I have been professionally working with CD-i for a long time,
until the "demise" of the CD-i system somewhere around 1999.
I own or have access to a number of CD-i players and have an impressive
but certainly not complete collection of CD-i titles, both games and
non-games, including a few professional titles with which I've been
involved in the past.
You can reach me via the CD-i Emulator Support Forum hosted by the CDinteractive
website. Most questions about CD-i Emulator
should be directed there so that the answers benefit the entire user
community. You can also reach me directly via cdifan (at)
gmail (dot) com.
Information about the development of CD-i Emulator and related software
can also be found on my blog CD-i Bits; I plan to do regular (but not daily) posts about anything CD-i related that I want to share.
Several years ago I started investigating the CD-i emulation scene;
there did not appear to be any viable offerings so I endeavored to
start my own. Not wanting to raise any false hopes and not even sure
that I would ever finish, I kept quiet about this for a very long time.
It was all done on private time anyway so I didn't want to commit to
anything until I was sure the commitment could be met.
As I expected, the project has taken a considerable amount of time;
this should not surprise anyone who has investigated the matter somewhat
because the CD-i system is quite complex. The results of my efforts
currently amount to over 70,000 lines of commented C++ code in over 350 files.
Around Christmas 2004 my emulator
started being somewhat usable, to the extent that I began
thinking about distributing my work to other people. This raises a
problem because my CD-i Emulator program is basically a hardware
emulator and thus needs basic system software to make it into a functional
CD-i player. This software is normally contained in the CD-i system ROMs inside the CD-i player. Luckily, you can upload the
ROMs from an actual physical CD-i player via the serial port, allowing
anybody to obtain the required ROM files for himself.
The CD-i system ROMs are copyrighted and cannot be distributed freely,
but using them for emulation purposes should be allowed as
long as you own the CD-i player they were obtained from.
I started writing a program to make the uploading easy which ultimately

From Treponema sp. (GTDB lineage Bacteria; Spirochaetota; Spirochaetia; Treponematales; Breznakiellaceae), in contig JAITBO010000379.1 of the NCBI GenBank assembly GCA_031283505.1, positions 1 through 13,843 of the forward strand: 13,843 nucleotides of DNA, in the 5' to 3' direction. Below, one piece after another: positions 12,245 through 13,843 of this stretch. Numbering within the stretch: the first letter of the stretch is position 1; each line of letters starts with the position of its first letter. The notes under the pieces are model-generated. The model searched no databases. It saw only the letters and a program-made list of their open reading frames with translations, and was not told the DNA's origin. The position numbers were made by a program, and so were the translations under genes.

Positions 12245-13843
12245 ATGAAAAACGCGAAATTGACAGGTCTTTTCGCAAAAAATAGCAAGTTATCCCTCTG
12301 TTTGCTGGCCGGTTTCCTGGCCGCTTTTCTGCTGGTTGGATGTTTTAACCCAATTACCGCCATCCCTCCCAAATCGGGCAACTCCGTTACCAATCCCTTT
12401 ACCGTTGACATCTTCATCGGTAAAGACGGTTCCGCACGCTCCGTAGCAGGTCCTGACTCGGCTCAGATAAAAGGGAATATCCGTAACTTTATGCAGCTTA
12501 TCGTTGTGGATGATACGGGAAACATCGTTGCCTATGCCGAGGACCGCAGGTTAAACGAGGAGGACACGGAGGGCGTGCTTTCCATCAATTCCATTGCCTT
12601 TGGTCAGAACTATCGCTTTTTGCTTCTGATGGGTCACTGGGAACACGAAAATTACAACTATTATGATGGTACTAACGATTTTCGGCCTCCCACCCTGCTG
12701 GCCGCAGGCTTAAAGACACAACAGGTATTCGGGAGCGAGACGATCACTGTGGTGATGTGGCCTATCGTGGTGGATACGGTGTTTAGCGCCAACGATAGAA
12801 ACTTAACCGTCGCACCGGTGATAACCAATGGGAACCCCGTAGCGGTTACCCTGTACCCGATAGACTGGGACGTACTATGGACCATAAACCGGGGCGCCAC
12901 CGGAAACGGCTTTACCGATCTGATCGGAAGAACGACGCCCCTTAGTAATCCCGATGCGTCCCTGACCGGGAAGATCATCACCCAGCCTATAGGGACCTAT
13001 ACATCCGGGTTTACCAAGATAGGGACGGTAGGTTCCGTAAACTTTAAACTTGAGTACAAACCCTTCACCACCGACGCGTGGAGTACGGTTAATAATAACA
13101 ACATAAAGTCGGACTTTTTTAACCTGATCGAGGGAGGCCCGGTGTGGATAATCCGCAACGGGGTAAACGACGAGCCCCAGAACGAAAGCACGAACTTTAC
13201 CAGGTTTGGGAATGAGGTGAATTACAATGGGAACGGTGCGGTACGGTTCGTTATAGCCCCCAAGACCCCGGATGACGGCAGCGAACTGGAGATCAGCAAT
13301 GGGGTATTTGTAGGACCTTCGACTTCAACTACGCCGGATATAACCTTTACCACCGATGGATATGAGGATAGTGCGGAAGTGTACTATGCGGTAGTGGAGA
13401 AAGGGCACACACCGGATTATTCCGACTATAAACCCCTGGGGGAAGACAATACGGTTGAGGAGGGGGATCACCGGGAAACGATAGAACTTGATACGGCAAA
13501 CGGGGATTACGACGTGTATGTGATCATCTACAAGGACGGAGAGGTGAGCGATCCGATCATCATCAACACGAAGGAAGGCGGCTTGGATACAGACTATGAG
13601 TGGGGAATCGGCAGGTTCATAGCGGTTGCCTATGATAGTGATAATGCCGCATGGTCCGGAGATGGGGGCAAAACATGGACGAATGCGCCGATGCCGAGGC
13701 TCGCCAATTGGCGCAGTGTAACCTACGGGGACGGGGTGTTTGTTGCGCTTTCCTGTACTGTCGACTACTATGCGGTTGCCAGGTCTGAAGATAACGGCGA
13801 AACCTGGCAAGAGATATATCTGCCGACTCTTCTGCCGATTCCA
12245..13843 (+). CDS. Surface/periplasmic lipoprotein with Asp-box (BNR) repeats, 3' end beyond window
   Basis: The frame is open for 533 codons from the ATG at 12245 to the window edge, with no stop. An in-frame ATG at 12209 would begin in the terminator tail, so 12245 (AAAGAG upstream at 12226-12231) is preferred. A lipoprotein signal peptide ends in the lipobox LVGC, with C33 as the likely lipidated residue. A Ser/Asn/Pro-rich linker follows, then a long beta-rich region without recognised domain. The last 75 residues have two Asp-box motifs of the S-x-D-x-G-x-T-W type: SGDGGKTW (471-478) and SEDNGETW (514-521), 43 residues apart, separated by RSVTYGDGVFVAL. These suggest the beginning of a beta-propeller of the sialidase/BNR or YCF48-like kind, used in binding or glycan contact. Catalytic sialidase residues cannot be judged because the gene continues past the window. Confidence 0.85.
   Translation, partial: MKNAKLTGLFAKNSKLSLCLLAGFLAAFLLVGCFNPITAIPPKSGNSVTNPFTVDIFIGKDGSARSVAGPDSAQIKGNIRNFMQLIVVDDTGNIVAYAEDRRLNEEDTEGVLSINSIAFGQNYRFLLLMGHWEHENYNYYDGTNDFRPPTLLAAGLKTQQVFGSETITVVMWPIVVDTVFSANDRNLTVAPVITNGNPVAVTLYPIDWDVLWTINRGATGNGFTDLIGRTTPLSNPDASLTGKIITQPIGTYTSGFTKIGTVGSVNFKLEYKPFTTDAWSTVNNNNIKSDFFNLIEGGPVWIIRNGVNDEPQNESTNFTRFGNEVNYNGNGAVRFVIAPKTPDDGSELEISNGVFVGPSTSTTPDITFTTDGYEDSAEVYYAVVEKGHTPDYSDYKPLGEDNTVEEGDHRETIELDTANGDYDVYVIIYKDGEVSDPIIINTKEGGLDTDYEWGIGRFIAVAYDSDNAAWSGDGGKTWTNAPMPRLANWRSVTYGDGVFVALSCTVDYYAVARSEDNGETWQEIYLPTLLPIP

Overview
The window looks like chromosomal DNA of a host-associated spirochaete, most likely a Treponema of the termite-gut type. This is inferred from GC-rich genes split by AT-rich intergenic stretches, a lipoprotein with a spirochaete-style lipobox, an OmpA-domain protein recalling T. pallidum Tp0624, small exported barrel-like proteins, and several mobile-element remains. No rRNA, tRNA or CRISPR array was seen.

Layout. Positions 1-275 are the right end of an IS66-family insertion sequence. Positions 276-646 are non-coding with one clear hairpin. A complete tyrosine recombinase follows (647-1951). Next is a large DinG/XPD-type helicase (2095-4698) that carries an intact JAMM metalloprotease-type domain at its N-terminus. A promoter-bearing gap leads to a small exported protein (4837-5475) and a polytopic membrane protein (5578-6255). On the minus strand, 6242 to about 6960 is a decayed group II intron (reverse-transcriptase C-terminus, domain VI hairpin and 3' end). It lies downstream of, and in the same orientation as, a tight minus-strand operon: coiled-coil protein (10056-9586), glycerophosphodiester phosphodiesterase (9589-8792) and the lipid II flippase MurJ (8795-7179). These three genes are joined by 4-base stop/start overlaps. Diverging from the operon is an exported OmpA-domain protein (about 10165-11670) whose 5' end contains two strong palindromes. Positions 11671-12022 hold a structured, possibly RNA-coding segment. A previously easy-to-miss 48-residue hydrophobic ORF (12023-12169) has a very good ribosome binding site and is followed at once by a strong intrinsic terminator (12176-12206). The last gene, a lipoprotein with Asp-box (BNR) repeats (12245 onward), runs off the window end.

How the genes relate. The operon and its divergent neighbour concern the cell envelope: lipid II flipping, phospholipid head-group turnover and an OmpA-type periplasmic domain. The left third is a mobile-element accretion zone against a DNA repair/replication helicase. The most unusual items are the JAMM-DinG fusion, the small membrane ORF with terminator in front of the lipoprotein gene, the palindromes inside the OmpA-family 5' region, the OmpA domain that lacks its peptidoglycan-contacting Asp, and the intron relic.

grew into CD-i Link, which can do much more
then just upload the ROMs although its primary purpose remains just that.
The program was first made
available for download in April 2005.
At the time I didn't have a website and so asked Arno Witkamp from
to host it for me, which he kindly did. He also knew what the program
was intended for and posted a somewhat cryptic hint that very few people
seemed to get. I was actually hoping for feedback but this
proved to be sparse, probably not surprising since I hadn't announced
the real purpose of the program.
After this I continued with the emulator program; it still needed
quite a lot of work to make it generally usable. Work remains to
be done as there are still a few unsupported CD-i player models
and probably quite some emulation bugs as well. To find the latter
I need users, however, and I think that the
program is now good enough to actually be useful to people. As of
June 2005 I started distributing version 0.5.1-beta to a limited
number of people. This produced enhusiastic responses which even
resulted in the setup of a teaser website, using screenshots and screen movies
provided by me. The beta test period is now over and the program
is available to everyone.
However, because of the amount of work involved I've decided to
not just give the program away but to ask for a small payment.
A three-minute time-limited edition can be downloaded for free
so that people can try before they buy, and I heartily recommend
everyone to try this before buying the unlimited edition.